Further, I propose that companies that cannot afford to keep their staff even with rearrangement of their working hours and pay cuts could consider the option of special leave without pay. This way, companies do not have to pay their staff and employees do not have to lose their jobs. Employees should be well engaged and be made to understand that if the business improves, they would be called back from their leave. I believe this will help reduce the impact of the pandemic on job losses. I would also advise employees who will go on leave without pay to use the leave period to develop themselves and their skills. They should take advantage of free online courses to improve on their skills and expertise and come back to work better.
Let me conclude by reiterating that companies should not be quick to lay off workers. Indeed, we are not in normal times; and so, both employers and employees must work together to lessen the impact of the pandemic on businesses and on employees. However, any option that an organisation chooses to adopt must be with the consent of the employee. In all these, I suggest that employers should respect the specific terms of the contract governing the employer-employee relationship, as well as the requirements and guidelines imposed by the Government of Ghana in these COVID-19 times.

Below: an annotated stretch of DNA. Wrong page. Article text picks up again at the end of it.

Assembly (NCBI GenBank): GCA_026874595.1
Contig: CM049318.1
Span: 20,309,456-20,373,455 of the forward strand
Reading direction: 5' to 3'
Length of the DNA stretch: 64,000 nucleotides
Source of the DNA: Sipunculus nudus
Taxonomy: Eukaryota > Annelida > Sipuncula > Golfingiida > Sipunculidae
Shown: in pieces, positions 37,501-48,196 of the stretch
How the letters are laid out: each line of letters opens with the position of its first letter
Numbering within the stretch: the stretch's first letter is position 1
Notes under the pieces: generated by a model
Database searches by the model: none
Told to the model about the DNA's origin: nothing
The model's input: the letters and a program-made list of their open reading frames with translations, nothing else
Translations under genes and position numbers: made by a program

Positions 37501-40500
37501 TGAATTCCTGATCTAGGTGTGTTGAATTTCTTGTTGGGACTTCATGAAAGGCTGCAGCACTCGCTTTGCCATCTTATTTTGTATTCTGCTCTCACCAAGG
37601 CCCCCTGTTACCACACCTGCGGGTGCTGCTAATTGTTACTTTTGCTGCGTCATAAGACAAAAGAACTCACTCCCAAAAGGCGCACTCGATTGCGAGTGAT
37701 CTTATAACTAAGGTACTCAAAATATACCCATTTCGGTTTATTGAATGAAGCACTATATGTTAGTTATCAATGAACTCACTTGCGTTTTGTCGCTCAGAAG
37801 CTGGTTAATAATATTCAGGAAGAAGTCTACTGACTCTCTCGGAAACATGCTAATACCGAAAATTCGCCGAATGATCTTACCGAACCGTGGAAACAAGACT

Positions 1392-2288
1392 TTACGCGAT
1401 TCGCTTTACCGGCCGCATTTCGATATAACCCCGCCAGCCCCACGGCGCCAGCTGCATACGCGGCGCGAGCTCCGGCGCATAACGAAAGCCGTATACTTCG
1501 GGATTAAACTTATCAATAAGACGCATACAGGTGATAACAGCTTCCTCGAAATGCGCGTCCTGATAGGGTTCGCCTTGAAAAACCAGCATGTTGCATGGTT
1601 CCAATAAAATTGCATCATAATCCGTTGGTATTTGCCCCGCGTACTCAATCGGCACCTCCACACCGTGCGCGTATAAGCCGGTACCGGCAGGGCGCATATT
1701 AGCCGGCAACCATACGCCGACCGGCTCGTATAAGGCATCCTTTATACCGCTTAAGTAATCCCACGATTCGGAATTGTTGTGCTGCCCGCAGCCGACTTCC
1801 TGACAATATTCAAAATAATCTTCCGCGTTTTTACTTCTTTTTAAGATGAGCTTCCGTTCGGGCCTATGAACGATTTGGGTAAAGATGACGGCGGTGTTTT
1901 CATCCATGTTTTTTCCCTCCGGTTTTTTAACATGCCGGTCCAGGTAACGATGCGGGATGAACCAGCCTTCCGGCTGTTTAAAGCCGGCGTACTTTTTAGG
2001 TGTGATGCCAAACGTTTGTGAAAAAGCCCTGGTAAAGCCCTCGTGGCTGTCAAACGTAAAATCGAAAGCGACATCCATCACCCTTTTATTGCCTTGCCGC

The writer, Mrs Patricia Abena Kissi, is an HR and business consultant, and the CEO of SEDAT Consult Limited. SEDAT Consult provides business support in the areas of recruitment, staff and HR outsourcing, training and development, compensation and benefits management, HR advisory, and business development to meet the business, staffing and training needs of start-ups and SMEs, as well as well-established companies in the country. Our mission is to ease the business burdens of organisations through the provision of innovative, practical training, research, and human resources solutions using proven techniques to address the business needs of our clients.
You may contact us on: +233 (0) 24 4629245 / +233 (0) 50 8913333